Richmond said, “I love teaching at NYFA. When I was getting started, four cinematographers really helped me out. You can’t do it without help.”

    LaFleur ended the evening with some advice to the actors in the audience. “If you are lucky enough to be cast in a film or on a television series the most important thing is to be sharp. Be on your game with the dialogue and everything else. And if they don’t talk to you, you’re doing fine.”

    The New York Film Academy would like to thank Tony Richmond and Art LaFleur for taking the time to speak with our students.

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    January 30, 2018 • Academic Programs, Acting, Film School, Guest Speakers • Views: 939

  • New York Film Academy Alum Writes For Military Blog We Are The Mighty

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    Orientation with Jack Jacobs

    NYFA Veteran Students with Col. Jack Jacobs (NYFA Chair of Veteran Advancement Program)

    Everybody knows by now that the Internet is filled with countless blogs, from globally famous media companies to ones covering even the tiniest of niches. But there’s at least one blog that’s doing great work serving an often overlooked yet large and vitally important demographic—the United States military community.

    The blog, We Are The Mighty, is for veterans, servicemen and women, and their families, and covers everything from military news to pop culture, with both thoughtfully penned articles and silly, amusing listicles. Overall, WATM’s mission statement is “Celebrating military service with stories that inspire,” but in doing so, it’s also provided a way for the community to congregate, communicate, and share their ideas and views through its site and social media.

    NYFA BFA Filmmaking and MFA Screenwriting Alum Tim Kirkpatrick

    Tim Kirkpatrick is one of the writers for We Are The Mighty, and has already built an impressive portfolio of articles. Kirkpatrick is a Navy veteran, having entered as a Hospital Corpsman in 2007. In the fall of 2010, he was deployed to Afghanistan with the 3rd Battalion 5th Marines.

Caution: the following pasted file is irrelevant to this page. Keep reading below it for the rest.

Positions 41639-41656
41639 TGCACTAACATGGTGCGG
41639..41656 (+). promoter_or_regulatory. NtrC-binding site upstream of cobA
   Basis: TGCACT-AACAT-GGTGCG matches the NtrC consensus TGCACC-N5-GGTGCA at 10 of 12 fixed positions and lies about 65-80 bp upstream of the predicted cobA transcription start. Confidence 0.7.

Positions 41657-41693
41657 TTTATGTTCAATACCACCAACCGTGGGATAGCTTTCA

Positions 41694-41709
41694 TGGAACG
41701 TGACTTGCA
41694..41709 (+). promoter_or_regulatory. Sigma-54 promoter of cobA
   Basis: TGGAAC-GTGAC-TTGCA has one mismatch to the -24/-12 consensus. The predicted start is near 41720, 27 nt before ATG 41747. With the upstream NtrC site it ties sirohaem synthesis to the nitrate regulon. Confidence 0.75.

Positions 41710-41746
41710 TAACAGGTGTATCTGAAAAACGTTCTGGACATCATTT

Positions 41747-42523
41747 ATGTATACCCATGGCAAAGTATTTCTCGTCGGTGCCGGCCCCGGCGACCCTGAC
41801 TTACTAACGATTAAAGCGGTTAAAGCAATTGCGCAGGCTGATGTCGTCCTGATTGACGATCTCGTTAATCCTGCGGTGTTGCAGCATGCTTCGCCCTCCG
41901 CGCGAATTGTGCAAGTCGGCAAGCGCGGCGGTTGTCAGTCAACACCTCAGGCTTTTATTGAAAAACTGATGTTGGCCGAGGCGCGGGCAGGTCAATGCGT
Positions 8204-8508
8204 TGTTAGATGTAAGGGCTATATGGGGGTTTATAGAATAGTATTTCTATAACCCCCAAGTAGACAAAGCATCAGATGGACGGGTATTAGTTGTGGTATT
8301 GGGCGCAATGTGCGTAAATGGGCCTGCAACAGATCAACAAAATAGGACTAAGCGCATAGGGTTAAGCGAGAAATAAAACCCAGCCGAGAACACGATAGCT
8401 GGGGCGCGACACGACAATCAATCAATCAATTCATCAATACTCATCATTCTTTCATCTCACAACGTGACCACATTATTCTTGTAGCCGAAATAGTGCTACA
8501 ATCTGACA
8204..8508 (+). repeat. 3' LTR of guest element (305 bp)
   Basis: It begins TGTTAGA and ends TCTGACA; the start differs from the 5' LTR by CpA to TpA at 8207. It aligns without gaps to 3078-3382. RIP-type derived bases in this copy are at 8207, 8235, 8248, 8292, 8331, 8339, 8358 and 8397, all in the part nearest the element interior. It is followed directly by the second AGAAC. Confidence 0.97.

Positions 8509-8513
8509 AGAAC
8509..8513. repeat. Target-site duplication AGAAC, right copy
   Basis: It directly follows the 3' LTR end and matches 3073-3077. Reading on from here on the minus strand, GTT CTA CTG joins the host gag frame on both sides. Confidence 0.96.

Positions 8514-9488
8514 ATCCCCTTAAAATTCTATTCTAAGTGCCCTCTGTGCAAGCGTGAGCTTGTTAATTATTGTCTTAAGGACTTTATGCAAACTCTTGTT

After coming back stateside, Kirkpatrick enrolled at the New York Film Academy and earned his AFA degree in filmmaking from our Los Angeles campus. Honing his skills even further, Kirkpatrick followed his filmmaking education with NYFA’s 8-Week Screenwriting workshop.

    Putting those writing skills to good use, Kirkpatrick has written multiple blog pieces for We Are The Mighty, including “6 of the Funniest Comedic Military Sketches Ranked” and “5 Things You Didn’t Know About the Navy Medal of Honor.”

    One of his most recent pieces is about the New York Film Academy itself, highlighting the Academy’s relationship to the Military and veteran community. As Kirkpatrick mentions in his article, “At any given time, NYFA caters to over 200 veterans in the student body and the school takes pride in putting a camera in their hands on the first day of class,” while also adding that NYFA has enrolled over 1500 veterans and dependents of veterans in total.

    The Military and veteran community is an important part of the NYFA family. Kirkpatrick mentions in his article the Academy’s V.S.A., or Veteran Student Association, where vets from different branches of the armed forces come together over their shared love of film and the visual arts.

    Kirkpatrick also shouts out the venerable Colonel Jack Jacobs, who in addition to being a Medal of Honor recipient and on-air military strategist for NBC/MSNBC, is the Chair of the NYFA Veterans Advancement Program.

    The Military and the film industry are a more natural pairing than some may suspect. Kirkpatrick writes, “As in the Military, the film industry uses a precise chain of command for its operational purposes, so vets feel right at home on set — hierarchy and order (and yes, even paperwork) have been branded into their solid work ethic.”